We tried on more than a dozen pairs of clogs — and got help from a salesperson, who had my oldest daughter tap her toes on the floor to test the size — before settling on Mary Janes in a robin’s egg blue for her and a purple suede pair with a decorative seam for me. We headed outside to check out the garden gnome in front of the factory and happened upon a few workers on lunch break. “I bet I cut out the leather for those shoes,” one woman told us, smiling.

At lunch, a half-mile mile up Hwy. 8 at the Northern Lake Tavern & Grill overlooking Lake Martha (651-257-0100;, the tater tots were crispy, dusted with parsley and salt, and amazing. No fewer than three of the waitresses complimented us on our clogs.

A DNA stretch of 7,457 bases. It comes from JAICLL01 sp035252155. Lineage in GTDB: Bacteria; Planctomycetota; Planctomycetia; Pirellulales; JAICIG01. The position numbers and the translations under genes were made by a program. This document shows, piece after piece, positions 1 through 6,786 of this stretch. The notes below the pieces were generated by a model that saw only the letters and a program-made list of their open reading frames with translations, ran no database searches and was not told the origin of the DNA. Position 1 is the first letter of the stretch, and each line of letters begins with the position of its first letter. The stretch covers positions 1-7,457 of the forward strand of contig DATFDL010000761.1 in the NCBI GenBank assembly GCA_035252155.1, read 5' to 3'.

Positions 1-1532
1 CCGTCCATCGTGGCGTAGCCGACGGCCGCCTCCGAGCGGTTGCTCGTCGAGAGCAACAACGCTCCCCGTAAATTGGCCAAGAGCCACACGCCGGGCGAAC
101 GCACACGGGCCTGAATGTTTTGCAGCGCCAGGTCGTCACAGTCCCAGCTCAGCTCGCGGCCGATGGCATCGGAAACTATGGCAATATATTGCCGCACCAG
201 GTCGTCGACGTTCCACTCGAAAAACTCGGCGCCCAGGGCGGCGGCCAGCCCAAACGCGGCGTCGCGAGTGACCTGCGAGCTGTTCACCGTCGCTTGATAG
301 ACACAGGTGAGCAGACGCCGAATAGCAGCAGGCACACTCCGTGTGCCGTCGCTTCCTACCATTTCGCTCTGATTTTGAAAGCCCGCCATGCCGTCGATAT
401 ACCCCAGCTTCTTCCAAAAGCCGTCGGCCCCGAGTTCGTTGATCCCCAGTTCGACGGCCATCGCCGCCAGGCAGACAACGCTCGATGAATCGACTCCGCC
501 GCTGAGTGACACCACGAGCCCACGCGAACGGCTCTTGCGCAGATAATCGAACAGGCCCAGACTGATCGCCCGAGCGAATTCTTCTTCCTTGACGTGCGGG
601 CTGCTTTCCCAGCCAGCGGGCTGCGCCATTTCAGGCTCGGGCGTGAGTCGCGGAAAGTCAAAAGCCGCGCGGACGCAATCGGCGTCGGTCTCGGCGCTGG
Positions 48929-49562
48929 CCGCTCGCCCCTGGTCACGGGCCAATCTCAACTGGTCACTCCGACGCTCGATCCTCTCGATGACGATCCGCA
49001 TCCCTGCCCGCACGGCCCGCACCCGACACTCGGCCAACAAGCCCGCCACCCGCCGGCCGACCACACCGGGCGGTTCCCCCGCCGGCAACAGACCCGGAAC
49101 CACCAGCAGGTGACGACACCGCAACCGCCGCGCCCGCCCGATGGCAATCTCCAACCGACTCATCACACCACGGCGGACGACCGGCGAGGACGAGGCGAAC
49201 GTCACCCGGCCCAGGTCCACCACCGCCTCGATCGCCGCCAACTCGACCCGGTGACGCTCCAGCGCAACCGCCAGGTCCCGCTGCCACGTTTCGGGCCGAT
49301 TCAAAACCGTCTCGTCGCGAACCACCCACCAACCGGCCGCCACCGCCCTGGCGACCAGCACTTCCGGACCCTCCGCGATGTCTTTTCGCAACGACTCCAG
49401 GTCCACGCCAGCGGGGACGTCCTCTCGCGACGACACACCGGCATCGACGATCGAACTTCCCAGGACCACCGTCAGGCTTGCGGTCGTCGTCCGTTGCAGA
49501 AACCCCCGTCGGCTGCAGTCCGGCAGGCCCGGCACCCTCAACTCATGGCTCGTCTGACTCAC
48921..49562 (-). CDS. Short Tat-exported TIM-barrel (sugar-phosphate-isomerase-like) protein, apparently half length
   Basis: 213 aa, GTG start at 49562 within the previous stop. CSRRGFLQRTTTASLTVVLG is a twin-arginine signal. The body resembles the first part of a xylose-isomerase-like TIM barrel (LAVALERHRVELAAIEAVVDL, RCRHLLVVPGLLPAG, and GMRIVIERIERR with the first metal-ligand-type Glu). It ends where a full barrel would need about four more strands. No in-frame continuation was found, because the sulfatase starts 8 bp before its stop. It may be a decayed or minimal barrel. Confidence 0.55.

Chisago City is the first in a chain of towns extending northeast along Hwy. 8 that call themselves the “Swedish Circle.” 0After lunch, we drove about 3 miles north to Lindström. In the 1990s, the locals decorated their old water tower like a Swedish coffee pot, complete with giant rosemaled flowers. More recently, this city of around 4,500 fought to keep the umlaut in its road signs. We popped into the cozy and fragrant Lindstrom Bakery, home of the “Scandinavian Donut,” and left with ginger cookies.

Our last stop was the 43-acre Franconia Sculpture Park (651-257-6668;, about 7 miles from Lindström and open from dawn to dusk every day, free to the public. It’s home to more than 100 sculptures, including Bridget Beck’s Playstation, a fanciful play structure. We changed out of our new clogs and into mud boots, and my oldest was off running with delight toward the sculpture’s swings.

Erica Pearson ( is a freelance journalist based in Minneapolis.